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1

I've recently setup an elevation lookup service using https://github.com/perliedman/elevation-service. My use case is significantly different than yours, a few requests for lots of points vs lots of requests for a few points: the incoming requests a GeoJSON LineString features with a few thousand points. I currently have it deployed on a single t2.micro ec2 ...


3

Let's start with some assumptions: You really need 5000 web requests per second, and It would be possible to service those requests in only 5 seconds, and The queries could be serviced by exactly one CPU core, and Each core only needs 4GB of RAM, and The optimal core to CPU chassis distribution is 32, and Each CPU chasis has enough SSD disk to service all ...


1

Given the nature of your data and how many attributes you have, you don't have any choice but to split it up into different tables. From the ArcGIS help: Most size limits in a database depend on the DBMS edition and hardware limitations. One exception is the number of fields (columns) supported in a table or feature class; the maximum number is 500. ...


2

Normalizing the data leads me to some missing ideas/points. Also, I think Excel can do everything you want for the "database" you contemplate. Hint: Use sheets, or multiple files and use variations of Lookup functions. Save into the useful file(s) for imports/lookups from QGIS I envision these discrete tables [or excel sheets], to start off your data ...


3

I would take DenaliHardtail's suggestion of using polygons to represent accurate sizes of the plots. This layer could have a table with Grave_ID, Grave_Type, Grave_Capacity, and Grave_Occupancy_Number. Then you could have a point layer with points overlying the corresponding grave polygons. Columns for the point layer table could be Person-ID, First_Name, ...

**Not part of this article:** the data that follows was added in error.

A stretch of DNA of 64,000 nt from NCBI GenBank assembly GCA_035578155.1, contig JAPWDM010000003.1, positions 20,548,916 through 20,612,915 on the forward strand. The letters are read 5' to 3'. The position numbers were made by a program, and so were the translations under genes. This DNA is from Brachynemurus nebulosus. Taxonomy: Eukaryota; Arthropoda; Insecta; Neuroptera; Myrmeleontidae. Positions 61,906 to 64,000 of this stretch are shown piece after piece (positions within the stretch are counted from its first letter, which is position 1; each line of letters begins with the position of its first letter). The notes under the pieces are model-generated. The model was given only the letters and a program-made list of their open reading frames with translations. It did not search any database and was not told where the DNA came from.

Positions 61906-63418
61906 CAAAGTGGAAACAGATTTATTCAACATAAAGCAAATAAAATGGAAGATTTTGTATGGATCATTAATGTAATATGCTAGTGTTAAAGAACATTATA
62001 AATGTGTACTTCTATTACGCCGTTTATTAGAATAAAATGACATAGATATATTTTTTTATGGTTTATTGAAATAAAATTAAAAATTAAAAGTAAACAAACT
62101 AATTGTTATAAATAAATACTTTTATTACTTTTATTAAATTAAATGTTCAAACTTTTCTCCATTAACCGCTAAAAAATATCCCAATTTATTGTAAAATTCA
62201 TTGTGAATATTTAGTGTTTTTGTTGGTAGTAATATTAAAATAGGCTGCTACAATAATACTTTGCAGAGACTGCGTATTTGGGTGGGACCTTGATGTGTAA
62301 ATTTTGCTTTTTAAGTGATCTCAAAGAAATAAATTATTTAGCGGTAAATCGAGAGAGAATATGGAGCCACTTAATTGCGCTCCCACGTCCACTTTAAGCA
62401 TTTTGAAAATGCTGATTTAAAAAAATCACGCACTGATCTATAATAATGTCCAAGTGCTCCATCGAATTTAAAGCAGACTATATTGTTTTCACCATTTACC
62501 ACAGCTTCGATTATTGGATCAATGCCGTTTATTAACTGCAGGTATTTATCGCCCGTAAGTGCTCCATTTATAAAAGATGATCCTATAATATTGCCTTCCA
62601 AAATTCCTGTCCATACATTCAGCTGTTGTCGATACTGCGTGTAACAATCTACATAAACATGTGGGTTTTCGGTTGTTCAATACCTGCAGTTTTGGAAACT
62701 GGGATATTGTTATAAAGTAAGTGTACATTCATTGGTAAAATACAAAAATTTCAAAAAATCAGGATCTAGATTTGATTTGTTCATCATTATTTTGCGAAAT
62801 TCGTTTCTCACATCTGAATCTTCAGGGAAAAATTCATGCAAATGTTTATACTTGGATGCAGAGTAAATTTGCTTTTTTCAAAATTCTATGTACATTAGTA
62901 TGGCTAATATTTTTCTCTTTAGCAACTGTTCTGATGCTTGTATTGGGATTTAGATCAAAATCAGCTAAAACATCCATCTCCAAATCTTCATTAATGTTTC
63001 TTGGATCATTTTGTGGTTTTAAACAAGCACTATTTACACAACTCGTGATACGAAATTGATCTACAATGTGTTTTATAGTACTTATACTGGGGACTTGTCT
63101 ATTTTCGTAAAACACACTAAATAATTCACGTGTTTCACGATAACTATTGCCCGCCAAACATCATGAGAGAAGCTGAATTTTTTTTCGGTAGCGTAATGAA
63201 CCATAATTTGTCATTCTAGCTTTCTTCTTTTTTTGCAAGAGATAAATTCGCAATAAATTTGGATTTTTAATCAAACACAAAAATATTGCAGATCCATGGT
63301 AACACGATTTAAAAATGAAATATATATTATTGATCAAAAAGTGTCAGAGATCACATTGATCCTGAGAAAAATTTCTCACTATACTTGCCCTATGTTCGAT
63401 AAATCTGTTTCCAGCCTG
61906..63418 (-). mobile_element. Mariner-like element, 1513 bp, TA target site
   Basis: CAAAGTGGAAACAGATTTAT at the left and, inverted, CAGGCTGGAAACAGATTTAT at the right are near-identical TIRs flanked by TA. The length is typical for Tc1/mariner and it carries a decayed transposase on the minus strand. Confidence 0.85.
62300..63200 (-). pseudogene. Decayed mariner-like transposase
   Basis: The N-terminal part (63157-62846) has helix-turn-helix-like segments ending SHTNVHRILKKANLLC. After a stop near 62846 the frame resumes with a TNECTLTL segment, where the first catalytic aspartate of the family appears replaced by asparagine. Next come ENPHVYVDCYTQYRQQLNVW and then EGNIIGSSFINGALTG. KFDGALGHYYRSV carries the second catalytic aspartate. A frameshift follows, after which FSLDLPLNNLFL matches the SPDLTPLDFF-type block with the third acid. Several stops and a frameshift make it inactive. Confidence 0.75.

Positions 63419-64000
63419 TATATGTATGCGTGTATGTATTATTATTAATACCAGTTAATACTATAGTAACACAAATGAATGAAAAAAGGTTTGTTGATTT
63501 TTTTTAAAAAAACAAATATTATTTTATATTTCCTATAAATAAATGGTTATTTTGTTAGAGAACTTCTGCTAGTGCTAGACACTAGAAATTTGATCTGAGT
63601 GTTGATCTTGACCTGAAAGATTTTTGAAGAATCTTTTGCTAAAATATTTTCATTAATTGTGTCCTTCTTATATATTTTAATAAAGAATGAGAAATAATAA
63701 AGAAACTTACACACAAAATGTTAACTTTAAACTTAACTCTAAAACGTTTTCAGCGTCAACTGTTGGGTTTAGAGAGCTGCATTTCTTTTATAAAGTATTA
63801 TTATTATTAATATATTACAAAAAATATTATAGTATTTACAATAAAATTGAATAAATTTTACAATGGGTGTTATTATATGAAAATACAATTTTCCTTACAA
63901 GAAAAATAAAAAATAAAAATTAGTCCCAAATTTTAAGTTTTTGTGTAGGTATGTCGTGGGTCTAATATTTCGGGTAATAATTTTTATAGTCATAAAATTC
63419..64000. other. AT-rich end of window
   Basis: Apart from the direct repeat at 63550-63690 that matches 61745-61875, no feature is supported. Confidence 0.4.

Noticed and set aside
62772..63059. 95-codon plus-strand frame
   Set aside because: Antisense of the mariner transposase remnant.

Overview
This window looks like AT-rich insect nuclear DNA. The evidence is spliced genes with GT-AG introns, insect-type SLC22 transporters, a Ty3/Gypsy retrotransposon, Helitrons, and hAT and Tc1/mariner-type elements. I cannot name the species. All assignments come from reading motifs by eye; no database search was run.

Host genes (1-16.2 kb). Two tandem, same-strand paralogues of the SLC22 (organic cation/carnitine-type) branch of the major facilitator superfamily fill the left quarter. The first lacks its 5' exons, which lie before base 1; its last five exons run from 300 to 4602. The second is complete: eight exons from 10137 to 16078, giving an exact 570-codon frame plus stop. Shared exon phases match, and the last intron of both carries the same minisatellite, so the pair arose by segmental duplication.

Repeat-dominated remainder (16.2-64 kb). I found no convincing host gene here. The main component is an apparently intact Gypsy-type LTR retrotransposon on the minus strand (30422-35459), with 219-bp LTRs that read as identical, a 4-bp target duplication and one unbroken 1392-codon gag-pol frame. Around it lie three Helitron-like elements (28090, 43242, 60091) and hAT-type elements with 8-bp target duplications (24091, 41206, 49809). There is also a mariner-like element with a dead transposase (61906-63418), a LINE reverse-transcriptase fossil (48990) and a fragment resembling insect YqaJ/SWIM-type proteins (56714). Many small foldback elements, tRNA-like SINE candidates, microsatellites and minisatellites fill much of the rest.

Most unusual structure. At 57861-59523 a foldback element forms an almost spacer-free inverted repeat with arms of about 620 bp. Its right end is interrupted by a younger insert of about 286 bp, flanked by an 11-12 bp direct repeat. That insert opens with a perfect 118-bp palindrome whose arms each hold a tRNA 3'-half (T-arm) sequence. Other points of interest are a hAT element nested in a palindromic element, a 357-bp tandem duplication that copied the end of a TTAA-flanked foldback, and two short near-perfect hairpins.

4

I would create a polygon for the grave since the grave itself is a plot of land and have a one to many relationship for the people; one grave can have zero (unoccupied, available, or for sale ?) or many people. You could also use a point instead of the polygon. Polygons would make better presentations for sales and maintenance.


20

I would go the complicated way: Two Tables in a 1:n relation one table with the point location of the graves another table with the Grave-ID and person data You can build a relation between the two tables so that selecting a grave will select all person records in the person-table. The idea of having tables with fields like Person1, Person2... is ...



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